Book borrowers must be brought to book

I share a common trait with many other book lovers and collectors: I dislike lending my hardbacks and paperbacks though I’m not averse to borrowing a couple now and then. 

Published: 29th October 2013 10:54 AM  |   Last Updated: 29th October 2013 10:54 AM   |  A+A-


I share a common trait with many other book lovers and collectors: I dislike lending my hardbacks and paperbacks though I’m not averse to borrowing a couple now and then.   This oddity stems from my experience that borrowed books are seldom returned.

I find book borrowers are basically of two types - those who return them and those who don’t. The latter usually outnumber the former.   If my books do come back, much to my chagrin they are often dog-eared, torn, limp or jacketless - a far cry from the immaculate state in which they leave my bookshelf. Arguably, book borrowers are the bane of book collectors.

Small wonder then that British essayist Charles Lamb branded book borrowers as “those mutilators of collections, spoilers of the symmetry of shelves and creators of odd volumes”. Faced with an inveterate book borrower-cum-defaulter, Scottish novelist Sir Walter Scott is said to have tacked this note to a cherished book: “Please return this book. I find that though many of my friends are poor arithmeticians, most of them are good bookkeepers!”   And American poet Edwin Arlington Robinson wryly defined friends as “people who borrow my books and set wet glasses on them”. Tongue-in-cheek remarks no doubt, but they do reflect a book lender’s angst.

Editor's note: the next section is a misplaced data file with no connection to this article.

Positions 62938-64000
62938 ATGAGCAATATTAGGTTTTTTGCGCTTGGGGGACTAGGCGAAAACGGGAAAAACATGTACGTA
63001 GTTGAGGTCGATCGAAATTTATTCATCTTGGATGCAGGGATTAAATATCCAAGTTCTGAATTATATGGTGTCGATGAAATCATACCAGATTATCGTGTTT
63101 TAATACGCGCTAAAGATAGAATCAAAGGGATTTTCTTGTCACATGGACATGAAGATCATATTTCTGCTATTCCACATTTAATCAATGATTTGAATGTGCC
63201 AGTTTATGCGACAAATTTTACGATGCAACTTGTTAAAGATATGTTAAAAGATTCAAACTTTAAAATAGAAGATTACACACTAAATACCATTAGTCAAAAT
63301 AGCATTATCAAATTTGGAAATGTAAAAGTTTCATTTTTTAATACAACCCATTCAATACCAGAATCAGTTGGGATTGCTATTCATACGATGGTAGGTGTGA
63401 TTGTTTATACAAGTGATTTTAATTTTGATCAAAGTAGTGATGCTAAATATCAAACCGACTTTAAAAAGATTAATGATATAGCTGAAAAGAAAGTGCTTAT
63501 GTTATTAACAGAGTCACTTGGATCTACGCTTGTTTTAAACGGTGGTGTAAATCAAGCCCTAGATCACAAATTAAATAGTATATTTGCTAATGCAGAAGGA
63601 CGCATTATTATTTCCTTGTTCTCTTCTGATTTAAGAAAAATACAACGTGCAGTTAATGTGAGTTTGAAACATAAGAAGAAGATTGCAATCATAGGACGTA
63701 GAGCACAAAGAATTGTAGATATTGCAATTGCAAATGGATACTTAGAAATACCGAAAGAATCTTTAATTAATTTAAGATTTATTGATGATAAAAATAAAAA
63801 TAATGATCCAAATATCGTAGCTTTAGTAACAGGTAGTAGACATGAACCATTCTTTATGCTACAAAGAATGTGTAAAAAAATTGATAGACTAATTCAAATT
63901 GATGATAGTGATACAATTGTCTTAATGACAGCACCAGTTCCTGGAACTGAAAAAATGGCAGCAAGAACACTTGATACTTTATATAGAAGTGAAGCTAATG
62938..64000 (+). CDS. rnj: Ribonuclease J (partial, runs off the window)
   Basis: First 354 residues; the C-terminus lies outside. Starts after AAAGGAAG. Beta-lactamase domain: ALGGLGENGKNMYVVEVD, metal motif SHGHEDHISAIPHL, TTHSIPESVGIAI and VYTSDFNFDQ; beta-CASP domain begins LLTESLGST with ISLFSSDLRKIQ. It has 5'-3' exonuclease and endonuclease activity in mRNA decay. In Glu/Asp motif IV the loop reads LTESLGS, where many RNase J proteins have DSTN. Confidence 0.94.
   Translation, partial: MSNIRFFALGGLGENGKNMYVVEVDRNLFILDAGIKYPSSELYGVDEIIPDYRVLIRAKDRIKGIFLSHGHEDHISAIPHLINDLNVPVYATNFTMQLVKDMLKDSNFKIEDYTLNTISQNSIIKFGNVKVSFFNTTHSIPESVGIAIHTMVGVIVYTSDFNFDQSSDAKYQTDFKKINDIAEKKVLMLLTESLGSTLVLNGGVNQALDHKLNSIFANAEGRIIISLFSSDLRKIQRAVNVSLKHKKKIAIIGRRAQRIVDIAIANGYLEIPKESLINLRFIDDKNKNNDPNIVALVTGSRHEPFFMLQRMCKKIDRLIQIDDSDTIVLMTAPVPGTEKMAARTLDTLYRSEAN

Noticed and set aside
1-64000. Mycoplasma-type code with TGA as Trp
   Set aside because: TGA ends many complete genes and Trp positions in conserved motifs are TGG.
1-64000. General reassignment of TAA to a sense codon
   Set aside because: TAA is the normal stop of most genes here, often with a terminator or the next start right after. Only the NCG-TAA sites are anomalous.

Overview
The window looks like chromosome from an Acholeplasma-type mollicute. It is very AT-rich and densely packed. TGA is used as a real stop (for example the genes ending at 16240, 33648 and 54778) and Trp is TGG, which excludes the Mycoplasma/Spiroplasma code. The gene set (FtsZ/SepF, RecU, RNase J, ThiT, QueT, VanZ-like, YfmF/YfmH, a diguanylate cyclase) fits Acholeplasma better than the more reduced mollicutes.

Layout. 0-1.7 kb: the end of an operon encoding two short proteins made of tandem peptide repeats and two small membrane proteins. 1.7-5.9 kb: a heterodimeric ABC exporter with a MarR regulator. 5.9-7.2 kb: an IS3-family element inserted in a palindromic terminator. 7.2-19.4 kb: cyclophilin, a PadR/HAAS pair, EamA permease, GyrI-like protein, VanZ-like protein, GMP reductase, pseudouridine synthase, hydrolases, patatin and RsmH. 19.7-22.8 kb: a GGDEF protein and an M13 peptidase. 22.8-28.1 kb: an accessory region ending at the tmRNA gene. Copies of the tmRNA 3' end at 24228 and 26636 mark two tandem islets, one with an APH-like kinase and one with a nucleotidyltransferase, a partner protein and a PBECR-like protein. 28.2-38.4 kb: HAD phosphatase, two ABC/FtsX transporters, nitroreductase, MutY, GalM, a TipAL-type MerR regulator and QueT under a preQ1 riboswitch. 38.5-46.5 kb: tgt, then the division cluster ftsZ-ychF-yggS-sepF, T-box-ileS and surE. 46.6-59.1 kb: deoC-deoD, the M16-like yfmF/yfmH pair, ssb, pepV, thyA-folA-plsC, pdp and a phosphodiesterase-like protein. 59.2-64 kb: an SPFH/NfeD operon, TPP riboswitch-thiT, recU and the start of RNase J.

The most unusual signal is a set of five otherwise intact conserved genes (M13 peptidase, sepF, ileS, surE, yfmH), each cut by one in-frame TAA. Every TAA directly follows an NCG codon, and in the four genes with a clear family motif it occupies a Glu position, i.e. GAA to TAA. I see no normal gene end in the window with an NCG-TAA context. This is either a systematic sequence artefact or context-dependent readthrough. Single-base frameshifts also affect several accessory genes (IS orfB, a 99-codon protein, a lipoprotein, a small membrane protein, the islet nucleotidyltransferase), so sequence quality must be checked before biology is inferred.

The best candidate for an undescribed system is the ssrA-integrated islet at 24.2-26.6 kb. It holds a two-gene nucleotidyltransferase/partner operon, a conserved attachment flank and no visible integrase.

During the Raj a British librarian in a planter’s club in Munnar tackled this vexed problem with much innovation. A small printed appeal, in verse, was pasted in every book, reading: “To those who may borrow/ This readable tome/ Remember its sorrow/ At leaving its home/ Don’t bend it, don’t burn it/ Don’t tear it in two/ And for God’s sake return it/ Whatever you do!” There couldn’t have been a more emphatic and unsubtle reminder that borrowed books must be returned intact. And, thanks to it, they were.

Personally speaking, I prefer to keep books wedged tight in my bookshelves - sans those unsightly hiatuses that book borrowers leave.   This also prevents my little granddaughter from shredding them - a favoured pastime that makes me wonder whether she’s in the same league as errant book borrowers!

However, despite my resolve I usually end up parting with my books all too easily. Bluntly turning down a request is beyond me. Thus the number of titles I’ve lost over the years - some of which I haven’t even read - must be considerable. But, thanks to my passion for reading, others soon take their place in my bookshelves. Indeed I don’t need Hercule Poirot or Jane Marple to figure out where most of my missing Agatha Christie whodunnits are holed up!

In this context Shakespeare’s sage advice comes to mind: “Neither a borrower nor a lender be.” Bolstering this rather ironically, I recall the cheeky witticism of a habitual book borrower: “Never lend books for no one ever returns them,” he quipped. “The only books I have are those that others have lent me!”

George N Netto


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